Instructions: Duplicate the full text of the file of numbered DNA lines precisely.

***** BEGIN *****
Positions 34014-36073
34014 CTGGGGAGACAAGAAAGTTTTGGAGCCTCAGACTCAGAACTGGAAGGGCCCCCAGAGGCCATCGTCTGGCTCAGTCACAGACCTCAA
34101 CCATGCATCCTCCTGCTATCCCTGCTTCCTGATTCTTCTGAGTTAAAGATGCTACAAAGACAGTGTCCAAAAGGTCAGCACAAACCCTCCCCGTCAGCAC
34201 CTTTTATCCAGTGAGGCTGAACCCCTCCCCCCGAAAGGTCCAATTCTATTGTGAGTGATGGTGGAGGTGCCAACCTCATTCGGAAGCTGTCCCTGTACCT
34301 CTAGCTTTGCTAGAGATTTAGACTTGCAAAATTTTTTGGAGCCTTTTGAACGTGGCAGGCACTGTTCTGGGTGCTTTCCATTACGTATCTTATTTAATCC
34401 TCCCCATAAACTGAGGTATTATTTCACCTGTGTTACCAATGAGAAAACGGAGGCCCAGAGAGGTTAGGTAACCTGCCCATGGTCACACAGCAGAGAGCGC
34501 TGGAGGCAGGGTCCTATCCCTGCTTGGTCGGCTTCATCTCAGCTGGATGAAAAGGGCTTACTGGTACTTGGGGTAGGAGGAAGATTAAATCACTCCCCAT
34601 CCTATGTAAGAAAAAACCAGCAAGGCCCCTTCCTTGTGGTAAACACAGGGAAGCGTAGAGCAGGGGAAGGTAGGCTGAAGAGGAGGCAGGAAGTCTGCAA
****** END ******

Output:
Positions 34014-36073
34014 CTGGGGAGACAAGAAAGTTTTGGAGCCTCAGACTCAGAACTGGAAGGGCCCCCAGAGGCCATCGTCTGGCTCAGTCACAGACCTCAA
34101 CCATGCATCCTCCTGCTATCCCTGCTTCCTGATTCTTCTGAGTTAAAGATGCTACAAAGACAGTGTCCAAAAGGTCAGCACAAACCCTCCCCGTCAGCAC
34201 CTTTTATCCAGTGAGGCTGAACCCCTCCCCCCGAAAGGTCCAATTCTATTGTGAGTGATGGTGGAGGTGCCAACCTCATTCGGAAGCTGTCCCTGTACCT
34301 CTAGCTTTGCTAGAGATTTAGACTTGCAAAATTTTTTGGAGCCTTTTGAACGTGGCAGGCACTGTTCTGGGTGCTTTCCATTACGTATCTTATTTAATCC
34401 TCCCCATAAACTGAGGTATTATTTCACCTGTGTTACCAATGAGAAAACGGAGGCCCAGAGAGGTTAGGTAACCTGCCCATGGTCACACAGCAGAGAGCGC
34501 TGGAGGCAGGGTCCTATCCCTGCTTGGTCGGCTTCATCTCAGCTGGATGAAAAGGGCTTACTGGTACTTGGGGTAGGAGGAAGATTAAATCACTCCCCAT
34601 CCTATGTAAGAAAAAACCAGCAAGGCCCCTTCCTTGTGGTAAACACAGGGAAGCGTAGAGCAGGGGAAGGTAGGCTGAAGAGGAGGCAGGAAGTCTGCAA